Cultural Confidence Is Looking Up

Here’s some good news to start your week: the latest cultural confidence polling cycle indicates things are looking up for the first time in several months. In particular, the numbers of respondents indicating current economic conditions at their institution are “good” is at the highest levels since polling began in October, 2008. In fact, for the first time in the poll’s history, the number of respondents indicating economic conditions were “good” exceeded those indicating economic conditions were “only fair”…

At the same time, those indicating current economic conditions were “bad” still outnumbered those indicating “good” by a large margin.

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Click to enlarge

Likewise, the economic outlook still favors those indicating “only fair” and “bad” over those indicating “good” by nearly four-to-one.

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Click to enlarge
good news is good news...
good news is good news...

I’m not certain why attitudes have changed for the better but I’ll take what I can get; however, I’m interested in hearing any theories or representative evidence indicating things are looking up at your particular organization. As such, take a moment to submit a comment and share. In the meantime take a moment to cast your vote in the current polling cycle: VOTE NOW.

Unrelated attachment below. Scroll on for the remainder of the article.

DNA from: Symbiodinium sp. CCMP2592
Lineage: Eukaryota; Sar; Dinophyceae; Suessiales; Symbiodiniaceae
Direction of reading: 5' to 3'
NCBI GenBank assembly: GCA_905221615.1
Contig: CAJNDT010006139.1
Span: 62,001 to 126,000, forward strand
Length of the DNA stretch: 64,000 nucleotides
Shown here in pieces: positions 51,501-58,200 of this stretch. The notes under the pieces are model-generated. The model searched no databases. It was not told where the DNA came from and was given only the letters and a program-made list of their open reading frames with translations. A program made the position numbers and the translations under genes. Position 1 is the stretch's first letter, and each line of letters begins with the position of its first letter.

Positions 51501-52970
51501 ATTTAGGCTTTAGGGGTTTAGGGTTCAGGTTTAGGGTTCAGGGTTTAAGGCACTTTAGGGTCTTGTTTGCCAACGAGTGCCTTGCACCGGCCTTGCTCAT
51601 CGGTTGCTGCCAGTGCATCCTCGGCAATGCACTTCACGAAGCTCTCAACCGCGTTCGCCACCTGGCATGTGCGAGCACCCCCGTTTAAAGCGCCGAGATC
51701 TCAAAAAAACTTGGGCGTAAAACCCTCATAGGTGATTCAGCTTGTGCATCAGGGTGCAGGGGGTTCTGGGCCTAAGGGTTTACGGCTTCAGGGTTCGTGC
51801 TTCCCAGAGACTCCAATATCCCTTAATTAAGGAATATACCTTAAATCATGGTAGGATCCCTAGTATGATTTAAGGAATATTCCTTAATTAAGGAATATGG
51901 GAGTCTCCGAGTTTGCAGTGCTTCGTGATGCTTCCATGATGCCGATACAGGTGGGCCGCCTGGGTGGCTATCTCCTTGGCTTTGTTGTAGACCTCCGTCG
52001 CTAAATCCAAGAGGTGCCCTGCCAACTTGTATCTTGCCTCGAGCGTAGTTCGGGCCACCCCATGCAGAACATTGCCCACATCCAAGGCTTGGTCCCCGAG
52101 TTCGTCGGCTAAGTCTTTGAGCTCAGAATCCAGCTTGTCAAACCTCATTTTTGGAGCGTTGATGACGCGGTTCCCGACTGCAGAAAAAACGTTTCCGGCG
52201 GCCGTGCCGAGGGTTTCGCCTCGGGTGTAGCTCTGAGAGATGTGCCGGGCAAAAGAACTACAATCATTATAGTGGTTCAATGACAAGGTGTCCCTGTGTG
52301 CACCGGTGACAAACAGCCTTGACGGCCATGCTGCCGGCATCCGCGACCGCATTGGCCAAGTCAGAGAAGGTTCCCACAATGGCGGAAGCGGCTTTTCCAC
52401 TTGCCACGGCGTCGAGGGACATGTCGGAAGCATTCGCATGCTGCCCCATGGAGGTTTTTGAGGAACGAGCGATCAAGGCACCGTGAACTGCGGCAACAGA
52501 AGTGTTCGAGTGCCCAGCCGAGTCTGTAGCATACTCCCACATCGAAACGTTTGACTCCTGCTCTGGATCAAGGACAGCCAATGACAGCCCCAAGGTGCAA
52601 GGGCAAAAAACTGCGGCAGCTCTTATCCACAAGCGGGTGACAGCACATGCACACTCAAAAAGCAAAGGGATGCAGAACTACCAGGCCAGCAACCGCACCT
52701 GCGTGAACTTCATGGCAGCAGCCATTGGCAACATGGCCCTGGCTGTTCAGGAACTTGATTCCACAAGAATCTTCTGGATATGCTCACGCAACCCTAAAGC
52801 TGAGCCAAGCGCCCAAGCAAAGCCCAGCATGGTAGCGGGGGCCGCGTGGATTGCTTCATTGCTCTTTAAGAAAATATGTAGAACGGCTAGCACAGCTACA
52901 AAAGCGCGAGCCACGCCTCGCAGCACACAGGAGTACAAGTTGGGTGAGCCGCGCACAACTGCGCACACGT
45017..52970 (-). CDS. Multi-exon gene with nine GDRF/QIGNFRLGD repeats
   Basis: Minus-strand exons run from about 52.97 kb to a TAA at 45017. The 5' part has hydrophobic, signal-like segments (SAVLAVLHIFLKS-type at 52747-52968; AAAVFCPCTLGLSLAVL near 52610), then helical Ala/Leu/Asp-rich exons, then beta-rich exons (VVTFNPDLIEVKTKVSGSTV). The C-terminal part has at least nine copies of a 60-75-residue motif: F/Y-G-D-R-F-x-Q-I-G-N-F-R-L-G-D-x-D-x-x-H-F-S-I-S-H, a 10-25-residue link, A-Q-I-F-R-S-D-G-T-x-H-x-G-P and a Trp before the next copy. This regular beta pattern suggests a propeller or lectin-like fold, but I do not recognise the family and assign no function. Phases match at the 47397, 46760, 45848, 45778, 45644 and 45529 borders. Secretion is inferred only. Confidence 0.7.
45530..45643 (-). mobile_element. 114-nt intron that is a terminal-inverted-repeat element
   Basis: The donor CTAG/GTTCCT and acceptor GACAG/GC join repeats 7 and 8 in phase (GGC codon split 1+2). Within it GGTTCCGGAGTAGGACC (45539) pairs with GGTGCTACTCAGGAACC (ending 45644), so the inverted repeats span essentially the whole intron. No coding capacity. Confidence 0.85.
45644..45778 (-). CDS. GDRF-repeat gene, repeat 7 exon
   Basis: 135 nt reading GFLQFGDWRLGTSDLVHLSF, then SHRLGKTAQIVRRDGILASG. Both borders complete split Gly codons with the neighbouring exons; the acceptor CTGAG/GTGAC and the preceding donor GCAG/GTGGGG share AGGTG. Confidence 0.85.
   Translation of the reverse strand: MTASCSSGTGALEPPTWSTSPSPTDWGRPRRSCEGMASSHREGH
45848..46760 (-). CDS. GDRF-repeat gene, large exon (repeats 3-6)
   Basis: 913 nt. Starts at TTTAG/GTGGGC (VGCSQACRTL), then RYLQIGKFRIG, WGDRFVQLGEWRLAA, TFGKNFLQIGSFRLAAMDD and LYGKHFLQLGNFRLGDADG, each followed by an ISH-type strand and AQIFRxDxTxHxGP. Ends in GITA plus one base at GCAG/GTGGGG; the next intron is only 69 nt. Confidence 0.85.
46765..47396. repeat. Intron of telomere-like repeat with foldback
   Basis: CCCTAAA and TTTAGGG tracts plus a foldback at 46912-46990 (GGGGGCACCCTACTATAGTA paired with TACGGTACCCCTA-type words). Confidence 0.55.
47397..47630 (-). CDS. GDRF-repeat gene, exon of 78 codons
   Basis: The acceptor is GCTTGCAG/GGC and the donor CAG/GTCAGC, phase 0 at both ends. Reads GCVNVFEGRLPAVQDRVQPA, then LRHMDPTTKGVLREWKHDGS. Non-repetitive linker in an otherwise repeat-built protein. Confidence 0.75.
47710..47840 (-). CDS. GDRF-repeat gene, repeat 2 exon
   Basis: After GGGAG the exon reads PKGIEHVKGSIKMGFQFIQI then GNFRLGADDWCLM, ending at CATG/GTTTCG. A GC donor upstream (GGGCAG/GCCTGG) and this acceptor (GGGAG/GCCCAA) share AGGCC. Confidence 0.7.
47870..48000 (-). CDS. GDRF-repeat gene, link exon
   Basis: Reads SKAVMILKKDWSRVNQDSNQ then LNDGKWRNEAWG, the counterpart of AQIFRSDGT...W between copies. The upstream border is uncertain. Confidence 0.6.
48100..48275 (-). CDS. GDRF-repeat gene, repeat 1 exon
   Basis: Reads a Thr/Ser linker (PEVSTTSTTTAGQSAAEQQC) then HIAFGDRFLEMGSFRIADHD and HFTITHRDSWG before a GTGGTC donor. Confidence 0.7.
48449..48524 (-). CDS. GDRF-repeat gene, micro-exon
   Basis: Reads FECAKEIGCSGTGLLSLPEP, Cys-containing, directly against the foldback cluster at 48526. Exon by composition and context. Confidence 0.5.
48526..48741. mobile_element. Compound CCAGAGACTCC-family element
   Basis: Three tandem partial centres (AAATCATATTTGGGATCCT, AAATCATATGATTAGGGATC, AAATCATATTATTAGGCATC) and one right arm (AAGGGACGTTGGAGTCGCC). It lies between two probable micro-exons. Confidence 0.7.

About Drew McManus

"I hear that every time you show up to work with an orchestra, people get fired." Those were the first words out of an executive's mouth after her board chair introduced us. That executive is now a dear colleague and friend but the day that consulting contract began with her orchestra, she was convinced I was a hatchet-man brought in by the board to clean house.

I understand where the trepidation comes from as a great deal of my consulting and technology provider work for arts organizations involves due diligence, separating fact from fiction, interpreting spin, as well as performance review and oversight. So yes, sometimes that work results in one or two individuals "aggressively embracing career change" but far more often than not, it reinforces and clarifies exactly what works and why.

In short, it doesn't matter if you know where all the bodies are buried if you can't keep your own clients out of the ground, and I'm fortunate enough to say that for more than 15 years, I've done exactly that for groups of all budget size from Qatar to Kathmandu.

For fun, I write a daily blog about the orchestra business, provide a platform for arts insiders to speak their mind, keep track of what people in this business get paid, help write a satirical cartoon about orchestra life, hack the arts, and love a good coffee drink.

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